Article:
Research in Motion Ltd. Tuesday announced a 10 per cent cut in its workforce in order to shore up short-term revenue and long-term market stability.

“”It depends on what you consider bad news or good news,”” said RIM chairman and co-CEO

Jim Balsillie of the cuts. “”The purpose of these cuts is really to give streamlining and efficiency to our business.””

Balsillie said about 85 per cent of the Waterloo, Ont., company’s 2,200 workforce are in Canada. That works out to approximately 187 Canadian jobs lost. According to Balsillie, no particular department was isolated and the cuts will occur throughout the organization.

RIM is expecting a “”special pre-tax charge”” of $8 million to $9 million in the third quarter of fiscal 2003 and anticpates long-term savings due to cost cutting measures to be in the realm of $20 to $25 million per year.

The poor state of the IT economy has taken its toll on RIM, said IDC Canada Ltd. analyst Warren Chaisatien, but its position in the wireless market has become precarious due to the growth of competition in the last few years.

“”Two years ago, RIM was still standing. They were unique in delivering wireless e-mail. Now, Palm, Microsoft’s Pocket PC, even cell phone manufacturers — everyone can do it,”” said Chaisatien. “”So all of a sudden the market gets really crowded and the competitive advantage that they used to enjoy is now gone.””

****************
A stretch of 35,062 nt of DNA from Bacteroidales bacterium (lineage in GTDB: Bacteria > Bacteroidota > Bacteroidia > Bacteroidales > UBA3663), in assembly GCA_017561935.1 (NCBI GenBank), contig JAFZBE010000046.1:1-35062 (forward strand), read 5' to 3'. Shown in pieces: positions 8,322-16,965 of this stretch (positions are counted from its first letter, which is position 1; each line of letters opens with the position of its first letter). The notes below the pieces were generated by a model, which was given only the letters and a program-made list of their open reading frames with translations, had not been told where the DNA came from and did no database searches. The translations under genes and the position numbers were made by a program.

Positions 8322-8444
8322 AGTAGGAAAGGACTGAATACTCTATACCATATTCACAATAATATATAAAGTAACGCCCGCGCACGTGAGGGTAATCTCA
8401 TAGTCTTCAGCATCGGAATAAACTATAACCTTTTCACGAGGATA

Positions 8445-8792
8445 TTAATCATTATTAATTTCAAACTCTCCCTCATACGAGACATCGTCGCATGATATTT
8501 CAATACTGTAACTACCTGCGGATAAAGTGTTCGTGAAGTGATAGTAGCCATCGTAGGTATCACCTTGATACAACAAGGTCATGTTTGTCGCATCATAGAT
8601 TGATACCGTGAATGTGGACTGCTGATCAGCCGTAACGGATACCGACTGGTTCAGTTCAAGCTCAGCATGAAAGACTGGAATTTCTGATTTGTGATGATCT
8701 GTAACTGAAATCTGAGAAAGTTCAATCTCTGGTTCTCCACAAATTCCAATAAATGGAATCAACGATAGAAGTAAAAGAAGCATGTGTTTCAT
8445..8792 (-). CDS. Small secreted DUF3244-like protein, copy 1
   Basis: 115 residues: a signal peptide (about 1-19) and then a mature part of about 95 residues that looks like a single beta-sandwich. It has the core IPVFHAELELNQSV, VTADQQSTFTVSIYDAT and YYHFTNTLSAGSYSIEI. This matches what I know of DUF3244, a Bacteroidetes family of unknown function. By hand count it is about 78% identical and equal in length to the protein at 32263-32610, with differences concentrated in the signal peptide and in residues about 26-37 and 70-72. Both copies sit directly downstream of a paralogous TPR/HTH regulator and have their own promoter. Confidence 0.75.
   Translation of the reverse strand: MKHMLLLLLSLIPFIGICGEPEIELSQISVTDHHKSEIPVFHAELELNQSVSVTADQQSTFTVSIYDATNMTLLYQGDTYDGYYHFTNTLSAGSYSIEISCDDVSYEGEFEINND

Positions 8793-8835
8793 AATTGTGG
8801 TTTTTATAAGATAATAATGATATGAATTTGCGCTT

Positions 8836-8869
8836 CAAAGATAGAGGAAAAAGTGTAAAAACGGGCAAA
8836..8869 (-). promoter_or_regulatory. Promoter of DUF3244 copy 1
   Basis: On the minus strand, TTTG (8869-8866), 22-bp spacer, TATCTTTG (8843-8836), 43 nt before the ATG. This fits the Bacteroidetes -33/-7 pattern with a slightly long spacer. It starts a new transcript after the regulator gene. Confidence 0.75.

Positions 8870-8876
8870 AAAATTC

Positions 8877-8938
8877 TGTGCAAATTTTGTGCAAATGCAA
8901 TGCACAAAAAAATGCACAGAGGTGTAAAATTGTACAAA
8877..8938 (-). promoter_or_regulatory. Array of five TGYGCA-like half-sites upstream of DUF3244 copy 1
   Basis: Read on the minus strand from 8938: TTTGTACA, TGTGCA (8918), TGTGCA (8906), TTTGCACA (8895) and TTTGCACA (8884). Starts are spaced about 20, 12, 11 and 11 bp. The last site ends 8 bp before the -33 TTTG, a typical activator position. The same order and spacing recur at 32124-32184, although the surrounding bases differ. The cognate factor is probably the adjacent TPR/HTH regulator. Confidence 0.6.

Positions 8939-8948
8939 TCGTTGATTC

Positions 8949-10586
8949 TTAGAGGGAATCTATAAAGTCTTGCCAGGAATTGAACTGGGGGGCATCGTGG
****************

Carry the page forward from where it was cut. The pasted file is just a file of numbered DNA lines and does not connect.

Balsillie insisted that layoffs and financial restructuring won’t have an impact on the company’s R&D cycle. RIM is, however, licensing its technology to other industry players and deals of this nature are “”becoming an increasing and reasonable part of our revenue.””

Licensing agreements with Nokia, Palm and Handspring were announced in the past week. Nokia now has the right to distribute certain BlackBerry software on its cell phone devices and Palm has licensed RIM’s keyboard design. Handspring signed a similar keyboard agreement, but as part of an out-of-court settlement following a RIM lawsuit.

Chaisatien said he wasn’t sure if such agreements could help RIM offset its financial woes, but it’s a sign that “”they realize they don’t have to play every role in that marketplace . . . the licensing movement, I would say, is a case in point.””

“”We’re not trying to be all things to all people,”” agreed Balsillie. The wireless market will become more fractured, he said, particularly with the rise of 2.5 G. “”It’s not like the cell phone, where pretty much one size fits all. In data there’s going to be substantial segmentation.””

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